Aegires leuckartii

Aegires leuckartii (Vérany, 1853)

Aegires leuckartii by Enric Madrenas
Class: Gastropoda Cuvier, 1797
Subclass: Heterobranchia J.E. Gray, 1840
Clade: Euthyneura Spengel, 1881
Clade: Nudipleura Wägele & Willan, 2000
Order: Nudibranchia Cuvier, 1817
Suborder: Euctenidiacea Tardy, 1970
Infraorder: Doridacea Thiele, 1931
Superfamily: Polyceroidea Alder & Hancock, 1845
Family: Aegiretidae P. Fischer, 1883
Genus: Aegires Lovén, 1844
Species: Aegires leuckartii Vérany, 1853

Taxonomic note: Several authors (Haefelfinger, 1968; Ortea, Luque & Templado, 1990) have postulated the synonymy between A. leuckartii and A. punctilucens while Risbec (1928, 1953) has tried to synonymize it with A. albopunctatus (actually identified as A. pruvotfolae). There is an extensive discussion of these issues in the paper (Fahey & Gosliner, 2004 p.630-632). We consider A. leuckartii is a valid species.


  • Aegires leuckarti [sic]

Vérany chose the name “leuckartii” for this new species. Later authors as Vayssière (1901) and others removed the last ‘i’, however the ICZN article 58 considers synonyms the specific names of species dedicated to people with the suffix ‘-i’ or ‘-ii’, so the use of “leuckartii” according to its original description is considered correct.

This small nudibranch can reach up to 5 mm in length, with the body rigid and limaciform, wider at the front side and at the level of the gills, finished in a pointed tail. The head has a relatively large frontal veil with rounded side lobes and flattened oral tentacles. It has numerous large and globular shaped tubercles, symmetrically distributed throughout the body, with small spicules protruding at the apex. The body color is translucent white and the internal organs can be seen by transparency in juveniles. The adults have an opaque white superficial pigmentation with brown spots on the apexes of tubercles, rhinophores and around the gill tubercles. The foot is white. The rhinophores are smooth and each can be retracted within a rhinophoric sheath, protected with a large tubercle on each outer edge. It has 3 bipinnate gills, each protected by a specific tubercle.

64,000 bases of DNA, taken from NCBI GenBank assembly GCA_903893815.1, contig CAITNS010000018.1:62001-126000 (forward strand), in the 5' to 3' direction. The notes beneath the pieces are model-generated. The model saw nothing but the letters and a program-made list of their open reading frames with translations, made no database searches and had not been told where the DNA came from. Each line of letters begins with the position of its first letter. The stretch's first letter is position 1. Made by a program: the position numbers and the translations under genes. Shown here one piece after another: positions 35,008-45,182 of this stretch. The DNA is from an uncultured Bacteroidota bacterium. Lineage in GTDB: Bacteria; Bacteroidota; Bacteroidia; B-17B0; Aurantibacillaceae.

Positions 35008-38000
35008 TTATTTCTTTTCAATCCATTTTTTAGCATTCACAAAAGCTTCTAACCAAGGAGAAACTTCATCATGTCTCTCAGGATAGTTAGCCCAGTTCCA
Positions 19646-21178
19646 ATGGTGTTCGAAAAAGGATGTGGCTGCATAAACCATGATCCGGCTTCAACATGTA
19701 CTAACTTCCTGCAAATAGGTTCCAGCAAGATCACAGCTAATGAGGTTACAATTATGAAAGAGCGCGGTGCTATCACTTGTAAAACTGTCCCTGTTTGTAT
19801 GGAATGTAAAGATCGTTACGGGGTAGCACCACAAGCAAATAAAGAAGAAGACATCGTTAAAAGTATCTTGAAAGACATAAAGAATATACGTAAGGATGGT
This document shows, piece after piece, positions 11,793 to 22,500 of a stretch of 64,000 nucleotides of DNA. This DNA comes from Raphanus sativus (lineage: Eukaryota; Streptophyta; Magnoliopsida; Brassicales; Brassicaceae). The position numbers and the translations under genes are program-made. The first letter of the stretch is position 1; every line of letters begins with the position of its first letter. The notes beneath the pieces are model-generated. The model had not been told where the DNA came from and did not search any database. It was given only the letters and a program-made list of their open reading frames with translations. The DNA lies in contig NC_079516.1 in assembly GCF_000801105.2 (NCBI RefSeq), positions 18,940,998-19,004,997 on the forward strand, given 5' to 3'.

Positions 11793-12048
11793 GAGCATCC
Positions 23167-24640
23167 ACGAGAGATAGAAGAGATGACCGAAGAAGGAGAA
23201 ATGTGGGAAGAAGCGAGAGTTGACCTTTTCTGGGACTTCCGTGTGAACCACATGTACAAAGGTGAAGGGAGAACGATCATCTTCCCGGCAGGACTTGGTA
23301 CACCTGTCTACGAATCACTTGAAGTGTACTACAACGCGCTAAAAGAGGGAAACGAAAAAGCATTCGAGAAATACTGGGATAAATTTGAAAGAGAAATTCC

According to Schmekel and Portmann (1982) feeding is based on calcareous sponges of the Leucosoleniidae family, although other unconfirmed studies indicate algae of the genus Codium. The spawn can be found between September and October. It is usually found in rocky bottoms down to 30 meters deep.


  • Aegires, related to the Norse and Celtic god of the seashore and ocean, Aegir. Although he was feared for causing storms when angry, he was also reknowned for his hospitality as the brewer of beer for the gods, the sea foam being considered homologous with the froth on a glass of beer.
  • Leuckartii devoted to Friederich Sigismund Leuckart, (1794-1843; Germany), together with Eduard Rüppell, co-author of the “Atlas zu der Reise im nördlichen Afrika. Erste Abtheilung Zoologie” (1830)

It is supposed to be endemic to the Mediterranean Sea, where it is considered a rare species. It has been cited in all the Iberian Mediterranean coasts, including the Balearic Islands.

Known georeferenced records of the species: Aegires leuckartii (z-200).
: GROC 2010-2011 : VIMAR
: Enric Madrenas : Manuel Ballesteros.
: João Pedro Silva : M@re Nostrum
: Bernard Picton : Other sources
: GBIF.ORG : Marine Regions

References for the species: Aegires leuckartii

    We have not yet published references for Iberian coasts of: Aegires leuckartii.


        Western Mediterranean:1 Stars
        Eastern Mediterranean:0 Stars
        Atlantic Ocean:0 Stars
This chart displays the observation probability for Aegires leuckartii
based on our own records.

More pictures


Bibliography based on the works by Steve Long, 2006. Bibliography of Opisthobranchia 1554-2000 and Gary McDonald, 2009. Bibliographia Nudibranchia, with later updates from other resources.

Further reading

Cite this article as:

Pontes, Miquel, Manuel Ballesteros, Enric Madrenas et al. (2012-2017) "Aegires leuckartii" in OPK-Opistobranquis, Published: 15/05/2012, Accessed: 29/03/2017 at (

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